THURSDAY 27TH MARCH - The end is nigh
Whilst 'Viewing the recently dead' might not sound like the ideal way to kick off a week about town, today I'm going to listen again to last week's Thinking Allowed. It featured anthropologist Adam Kuper following up on the previous week's discussion of the cultural differences that exist in how we view our recently departed. As I also mentioned on the blog a couple of weeks ago, anthropology and death are not strangers to one another, since the way a society thinks about and acts towards death can often provide a lot of information about how that society works. Don't forget to look out for modules on the subject if you choose to study anthropology at university.
FRIDAY 28TH MARCH - A view from Tibet
On Friday I'm going to read an anthropologist's view of the recent protests in Tibet. As I'm sure you will have seen, the events there represent a culmination of years of resentment and repression of the indigenous Tibetans. The situation is particularly important because it is the first time the Chinese Government have acknowledged the protests publicly, and also , of course, because this year the Olympics are just around the corner. Anthropologists, with their expert knowledge and friendships with people at a grassroots level are perhaps ideally placed to offer analysis of what is 'really' going on in complex environs such as these. They are also very interested in resistance to power - you can find more information at the Savage Minds specially designated webpage here, and mainstream media articles on Tibet here.
SATURDAY 29TH MARCH - From Gypsy folk to Morris dancers
As I have often said, one of anthropology's frequent applications is the study of people at the fringes of mainstream society, and researching the expression of their cultural differences and identities. Today sees a fantastic opportunity to learn more about the Romany people of Southern England and listen to some of their folk music down at the Southbank Centre in London. Anthropologists have frequently worked with gypsy groups, partly because of the unusual way in which they interact with other sections of society. Today's event is a combination of song and discussion and begins at 14.00 - entrance is £4 for students. For more great performance watch out also for the Morris dancers of Brighton who will be strutting their stuff at 15.30 in the Southbank Centre's Front Room - admission is FREE!
SUNDAY 30TH MARCH - 8 days of documentaries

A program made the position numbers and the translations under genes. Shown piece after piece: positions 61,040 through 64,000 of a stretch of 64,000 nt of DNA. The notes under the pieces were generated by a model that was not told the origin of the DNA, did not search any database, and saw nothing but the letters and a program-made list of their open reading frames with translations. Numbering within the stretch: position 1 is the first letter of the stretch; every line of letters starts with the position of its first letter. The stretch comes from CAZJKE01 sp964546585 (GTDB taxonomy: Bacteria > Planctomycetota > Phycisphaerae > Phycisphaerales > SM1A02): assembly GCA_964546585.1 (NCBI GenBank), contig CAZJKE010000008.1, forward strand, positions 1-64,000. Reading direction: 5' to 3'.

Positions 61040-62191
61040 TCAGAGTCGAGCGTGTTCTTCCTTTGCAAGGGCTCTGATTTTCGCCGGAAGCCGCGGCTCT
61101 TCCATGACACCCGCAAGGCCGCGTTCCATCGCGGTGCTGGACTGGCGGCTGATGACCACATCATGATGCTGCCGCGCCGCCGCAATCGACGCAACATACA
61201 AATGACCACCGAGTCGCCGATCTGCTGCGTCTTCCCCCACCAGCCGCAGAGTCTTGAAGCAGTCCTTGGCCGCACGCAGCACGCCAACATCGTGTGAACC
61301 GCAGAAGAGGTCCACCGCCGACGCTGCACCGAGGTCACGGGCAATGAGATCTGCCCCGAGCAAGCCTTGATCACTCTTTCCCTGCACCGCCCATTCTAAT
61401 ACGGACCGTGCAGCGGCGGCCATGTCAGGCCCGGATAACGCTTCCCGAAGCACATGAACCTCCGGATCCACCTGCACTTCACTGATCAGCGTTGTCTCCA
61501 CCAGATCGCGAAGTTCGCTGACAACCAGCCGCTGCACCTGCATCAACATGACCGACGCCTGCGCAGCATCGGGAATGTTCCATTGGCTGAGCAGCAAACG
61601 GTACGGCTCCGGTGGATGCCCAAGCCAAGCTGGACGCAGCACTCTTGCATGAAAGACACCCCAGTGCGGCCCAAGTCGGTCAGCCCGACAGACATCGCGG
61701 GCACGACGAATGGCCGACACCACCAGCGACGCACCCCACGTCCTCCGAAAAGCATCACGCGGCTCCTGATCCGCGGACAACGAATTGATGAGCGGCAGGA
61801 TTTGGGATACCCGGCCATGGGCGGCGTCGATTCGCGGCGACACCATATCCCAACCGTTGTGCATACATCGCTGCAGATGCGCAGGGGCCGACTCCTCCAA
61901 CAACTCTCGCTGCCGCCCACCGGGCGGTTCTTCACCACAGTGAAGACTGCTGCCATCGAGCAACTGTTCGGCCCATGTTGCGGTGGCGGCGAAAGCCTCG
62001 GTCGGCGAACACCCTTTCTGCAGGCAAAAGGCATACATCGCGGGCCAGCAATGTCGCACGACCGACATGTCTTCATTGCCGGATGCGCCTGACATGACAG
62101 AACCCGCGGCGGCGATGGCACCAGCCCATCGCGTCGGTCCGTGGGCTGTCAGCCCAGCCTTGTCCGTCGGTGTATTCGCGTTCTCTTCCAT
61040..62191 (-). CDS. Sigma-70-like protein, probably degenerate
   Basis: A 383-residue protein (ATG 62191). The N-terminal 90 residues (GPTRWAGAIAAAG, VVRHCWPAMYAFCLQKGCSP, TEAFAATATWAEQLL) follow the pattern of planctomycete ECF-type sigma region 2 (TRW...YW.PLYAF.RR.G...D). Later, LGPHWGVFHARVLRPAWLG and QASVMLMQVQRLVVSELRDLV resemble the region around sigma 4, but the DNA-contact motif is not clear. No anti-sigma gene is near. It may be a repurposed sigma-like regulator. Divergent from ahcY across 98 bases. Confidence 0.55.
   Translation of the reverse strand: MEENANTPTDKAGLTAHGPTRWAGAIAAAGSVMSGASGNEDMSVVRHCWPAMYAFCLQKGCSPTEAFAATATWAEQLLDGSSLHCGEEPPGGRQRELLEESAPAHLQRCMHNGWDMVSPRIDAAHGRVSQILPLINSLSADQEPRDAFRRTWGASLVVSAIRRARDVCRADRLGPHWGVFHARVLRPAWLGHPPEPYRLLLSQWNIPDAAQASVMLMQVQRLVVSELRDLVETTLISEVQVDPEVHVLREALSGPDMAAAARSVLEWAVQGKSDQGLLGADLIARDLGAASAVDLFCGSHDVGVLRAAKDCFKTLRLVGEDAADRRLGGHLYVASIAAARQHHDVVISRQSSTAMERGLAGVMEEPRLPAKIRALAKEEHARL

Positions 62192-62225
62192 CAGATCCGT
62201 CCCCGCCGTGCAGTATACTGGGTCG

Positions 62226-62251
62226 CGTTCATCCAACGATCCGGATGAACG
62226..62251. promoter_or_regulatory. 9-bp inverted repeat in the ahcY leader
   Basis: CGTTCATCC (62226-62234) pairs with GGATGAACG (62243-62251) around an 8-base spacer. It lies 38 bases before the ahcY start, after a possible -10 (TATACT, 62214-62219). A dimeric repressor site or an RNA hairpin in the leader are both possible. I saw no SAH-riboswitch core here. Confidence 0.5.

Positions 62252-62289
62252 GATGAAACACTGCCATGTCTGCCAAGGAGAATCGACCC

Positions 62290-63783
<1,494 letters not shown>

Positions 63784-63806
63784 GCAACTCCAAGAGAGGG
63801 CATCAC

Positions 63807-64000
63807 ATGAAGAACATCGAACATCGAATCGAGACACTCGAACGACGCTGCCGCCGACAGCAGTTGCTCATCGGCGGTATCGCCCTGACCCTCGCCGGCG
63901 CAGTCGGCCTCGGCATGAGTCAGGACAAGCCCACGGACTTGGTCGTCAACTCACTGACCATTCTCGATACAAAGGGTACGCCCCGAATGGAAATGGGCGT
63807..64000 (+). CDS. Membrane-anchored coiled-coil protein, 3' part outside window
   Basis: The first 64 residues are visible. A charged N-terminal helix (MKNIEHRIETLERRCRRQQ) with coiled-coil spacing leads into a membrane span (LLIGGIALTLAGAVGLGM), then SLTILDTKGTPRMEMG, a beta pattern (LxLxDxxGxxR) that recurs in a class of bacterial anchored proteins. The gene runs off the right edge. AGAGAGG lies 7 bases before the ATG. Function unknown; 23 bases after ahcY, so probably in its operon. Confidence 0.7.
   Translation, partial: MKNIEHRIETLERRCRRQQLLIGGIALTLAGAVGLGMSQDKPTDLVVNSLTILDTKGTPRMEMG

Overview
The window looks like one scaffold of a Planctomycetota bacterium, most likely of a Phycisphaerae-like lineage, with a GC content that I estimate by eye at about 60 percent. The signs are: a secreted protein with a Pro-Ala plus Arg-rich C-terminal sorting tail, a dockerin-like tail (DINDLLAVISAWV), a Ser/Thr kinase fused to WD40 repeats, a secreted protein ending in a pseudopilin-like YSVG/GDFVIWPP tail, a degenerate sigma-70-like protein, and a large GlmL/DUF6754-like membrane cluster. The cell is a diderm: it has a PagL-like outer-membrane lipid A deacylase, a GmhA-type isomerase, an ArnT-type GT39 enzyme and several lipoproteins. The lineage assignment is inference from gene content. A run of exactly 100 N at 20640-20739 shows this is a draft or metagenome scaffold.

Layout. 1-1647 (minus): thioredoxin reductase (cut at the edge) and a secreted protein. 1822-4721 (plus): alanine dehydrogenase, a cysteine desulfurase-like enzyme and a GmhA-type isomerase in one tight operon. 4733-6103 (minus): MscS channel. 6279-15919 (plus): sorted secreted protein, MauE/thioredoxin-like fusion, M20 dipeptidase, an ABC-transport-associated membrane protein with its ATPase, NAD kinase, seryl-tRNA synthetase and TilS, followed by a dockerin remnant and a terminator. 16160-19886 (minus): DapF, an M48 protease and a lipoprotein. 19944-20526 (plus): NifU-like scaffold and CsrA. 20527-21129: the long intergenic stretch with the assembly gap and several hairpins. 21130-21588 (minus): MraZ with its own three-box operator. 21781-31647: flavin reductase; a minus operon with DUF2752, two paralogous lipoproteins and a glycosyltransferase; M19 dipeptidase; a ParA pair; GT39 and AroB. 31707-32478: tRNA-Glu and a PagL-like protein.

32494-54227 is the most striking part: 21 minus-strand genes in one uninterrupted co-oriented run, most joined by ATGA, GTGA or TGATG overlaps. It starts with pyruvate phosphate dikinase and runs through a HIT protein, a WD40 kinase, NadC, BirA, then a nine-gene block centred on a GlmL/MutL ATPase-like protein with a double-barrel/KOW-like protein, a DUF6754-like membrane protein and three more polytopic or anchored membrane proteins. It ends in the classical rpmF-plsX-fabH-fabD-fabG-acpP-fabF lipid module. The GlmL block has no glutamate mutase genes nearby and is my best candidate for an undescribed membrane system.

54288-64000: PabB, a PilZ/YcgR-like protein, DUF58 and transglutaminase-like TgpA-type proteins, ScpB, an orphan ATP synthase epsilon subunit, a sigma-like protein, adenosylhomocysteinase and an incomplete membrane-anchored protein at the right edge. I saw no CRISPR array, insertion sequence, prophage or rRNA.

The London International Film Festival kicked off on Saturday and if you hadn't already made your way to one of the screenings then it's about time. This morning I'm off to watch Obcina at the Curzon Soho, a film about wintertime in a small town in Romania, where only one family stays to brave the elements. Like many films in the festival (you can view the whole programme here), it is followed by a conversation with the director, and this one is chaired by the anthropological film-maker Mike Yorke. There are also free croissants available as a reward for getting up so early! Indeed, many of the films over the course of the festival have anthropologists involved - also look out for Casa Mia at the Barbican on Monday, followed by a discussion chaired by Chris Wright, a tutor on the MA in Visual Anthropology at Goldsmiths University. Look out for more recommended films next week.
MONDAY 31ST MARCH - The Challenges of Collecting
This afternoon I'm attending a workshop at the British Museum that is the final part of the 'Extreme Collecting' series of talks being put on in collaboration with the anthropology department there. Today a panel of experts will be discussing the role of museums in contemporary society and how and why they should work with the source communities that have provided many of the ethnographic objects on display. Collecting objects has become a more and more controversial subject in museums and anthropology in recent years, as those in the West have come to understand the impact of their curiosity on the societies which they are seeking to highlight. The workshop is in the Sackler room at the British Museum and lasts from 13.00 until 18.00 - entrance is FREE but you need to book ahead on firstname.lastname@example.org.
TUESDAY 1ST APRIL - The flowers are in bloom
To mark the beginning of springtime, Radio 3's Night Waves has just broadcast a batch of programmes about spring festivals from around the world. Today I'm going to listen again to the four-part series, which examined Egyptian, Persian, Chinese and Indian celebrations of the season. Like rituals, anthropologists are very interested in festivals for the way in which they can tell us more about a particular aspect of culture or society. How they do this has been the subject of much debate over the years, with some arguing they exist mainly as a tool to manufacture social change or action (for example Emile Durkheim), whilst others think of them as self-contained events with little wider bearing. Make up your own mind as you listen to the programmes.
WEDNESDAY 2ND APRIL - Yemen-upon-Tyne
I'll be floating like a butterfly, stinging like a bee right down to the Baltic on Gateshead waterside on Wednesday for the opening of a new exhibition 'Last of the Dictionary Men'. It's a ground-breaking insight into the lives of the local Yemeni community, including film and photographs designed to express some of the experiences of the area's first generation migrants. The complexities of the experience of immigration are of great interest to anthropologists so this should be a fascinating collection, not least because they will also be screening a documentary about the little-known marriage of Muhammad Ali in a Tyne & Wear mosque - The King of South Shields. The Baltic is open every day except Tuesday until 18.00 and entrance is FREE.